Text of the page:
(1)States that give their legislatures the power to
abolish the entire institution:
Only 10 states (Colorado, Connecticut, Illinois,
Indiana, Iowa, Nebraska, North Dakota, South Dakota, Utah and Wyoming) have given their
legislatures the power to abolish the institution of the grand jury. And only one of the
ten--Connecticut--has even partially abrogated the use of the grand jury. Nine of the ten
combine this ability to abolish the grand jury with the authority to modify it.
(2)A state that gave its courts the power to abolish
the indicting grand jury.
Pennsylvania--has given its county courts the ability to
abolish the use of the grand jury to bring criminal charges. All of the county courts have
exercised this ability.
(3)States that either deny the power to abolish the grand
jury or require that the grand jury be used to charge certain offenses.
states (Alabama, Alaska, Delaware, Florida, Kentucky, Louisiana, Maine, Massachusetts,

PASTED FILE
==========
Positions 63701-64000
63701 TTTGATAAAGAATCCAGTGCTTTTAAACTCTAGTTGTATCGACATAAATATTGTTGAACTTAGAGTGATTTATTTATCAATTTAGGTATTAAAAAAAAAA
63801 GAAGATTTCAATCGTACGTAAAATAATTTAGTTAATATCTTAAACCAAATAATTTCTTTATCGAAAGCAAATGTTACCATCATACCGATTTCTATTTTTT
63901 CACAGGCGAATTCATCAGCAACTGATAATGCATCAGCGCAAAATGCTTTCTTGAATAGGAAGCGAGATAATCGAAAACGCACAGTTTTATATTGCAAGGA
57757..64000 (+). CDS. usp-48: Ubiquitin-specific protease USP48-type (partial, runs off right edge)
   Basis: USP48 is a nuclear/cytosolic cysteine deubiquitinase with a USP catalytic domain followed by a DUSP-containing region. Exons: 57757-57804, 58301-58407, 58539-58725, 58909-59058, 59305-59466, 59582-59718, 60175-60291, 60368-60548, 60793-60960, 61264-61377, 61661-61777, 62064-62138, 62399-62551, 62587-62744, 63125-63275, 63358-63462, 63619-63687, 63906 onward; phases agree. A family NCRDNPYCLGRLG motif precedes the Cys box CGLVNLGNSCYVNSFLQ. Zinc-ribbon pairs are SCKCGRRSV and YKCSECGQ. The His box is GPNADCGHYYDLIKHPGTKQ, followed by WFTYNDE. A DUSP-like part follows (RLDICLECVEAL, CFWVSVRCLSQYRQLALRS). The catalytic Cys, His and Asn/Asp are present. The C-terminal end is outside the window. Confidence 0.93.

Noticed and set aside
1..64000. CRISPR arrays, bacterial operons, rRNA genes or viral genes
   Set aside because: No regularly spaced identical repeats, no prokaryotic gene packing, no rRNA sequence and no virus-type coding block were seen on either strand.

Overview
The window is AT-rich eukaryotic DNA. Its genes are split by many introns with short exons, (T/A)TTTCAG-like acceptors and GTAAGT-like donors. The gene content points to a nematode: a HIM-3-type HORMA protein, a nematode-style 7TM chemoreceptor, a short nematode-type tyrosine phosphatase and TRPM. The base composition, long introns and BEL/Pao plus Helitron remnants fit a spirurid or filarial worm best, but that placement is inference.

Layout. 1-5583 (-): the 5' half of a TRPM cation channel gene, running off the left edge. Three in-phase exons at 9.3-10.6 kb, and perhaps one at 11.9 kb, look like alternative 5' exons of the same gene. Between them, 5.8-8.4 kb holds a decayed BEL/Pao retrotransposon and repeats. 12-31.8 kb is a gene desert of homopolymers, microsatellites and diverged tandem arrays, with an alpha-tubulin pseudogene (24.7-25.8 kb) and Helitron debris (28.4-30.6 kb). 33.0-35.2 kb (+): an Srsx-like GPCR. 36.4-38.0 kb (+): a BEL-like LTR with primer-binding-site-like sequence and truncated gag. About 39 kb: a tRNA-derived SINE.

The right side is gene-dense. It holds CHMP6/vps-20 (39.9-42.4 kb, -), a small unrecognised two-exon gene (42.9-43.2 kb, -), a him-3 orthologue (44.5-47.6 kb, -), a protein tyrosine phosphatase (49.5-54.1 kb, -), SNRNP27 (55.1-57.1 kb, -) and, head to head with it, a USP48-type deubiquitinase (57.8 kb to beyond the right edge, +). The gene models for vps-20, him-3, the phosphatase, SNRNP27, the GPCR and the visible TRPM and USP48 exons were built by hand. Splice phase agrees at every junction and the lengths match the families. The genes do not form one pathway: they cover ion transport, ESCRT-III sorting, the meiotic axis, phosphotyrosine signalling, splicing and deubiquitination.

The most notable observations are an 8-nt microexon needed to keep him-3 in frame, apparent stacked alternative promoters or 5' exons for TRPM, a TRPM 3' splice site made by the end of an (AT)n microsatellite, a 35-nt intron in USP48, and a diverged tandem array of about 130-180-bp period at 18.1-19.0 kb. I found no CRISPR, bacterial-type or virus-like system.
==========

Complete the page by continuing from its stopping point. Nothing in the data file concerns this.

Minnesota, Mississippi, Missouri, New Hampshire, New Jersey, New York, North Carolina,
Ohio, Rhode Island, South Carolina, Tennessee, Texas, Virginia and West Virginia) deny
their courts and legislatures the power to abolish the grand jury; they do this either by
explicitly denying them this ability or by requiring that grand juries be used to bring
charges for at least some offenses. Since it is a federal enclave, the District of
Columbia is bound by the Fifth Amendment, which means it must use the grand jury to charge
capital or otherwise infamous crimes.
(4)States whose position is ambiguous, as they allow, but
do not require, that grand juries be used for some purpose.
Seventeen states (Arizona,
Arkansas, California, Georgia, Hawaii, Idaho, Kansas, Maryland, Michigan, Montana, Nevada,
New Mexico, Oklahoma, Oregon, Vermont, Washington and Wyoming) fall into this category.
They do not explicitly authorize the abolition of the grand jury but they do not require
that grand juries be used to return charges. One can argue that by not requiring the use
of grand juries, these states implicitly authorize the abolition of that
The one state that does not fall into any of these categories is North Dakota.
It requires that grand juries be used to bring charges for felonies, but North Dakota also
gives its legislature the ability to abolish the grand jury.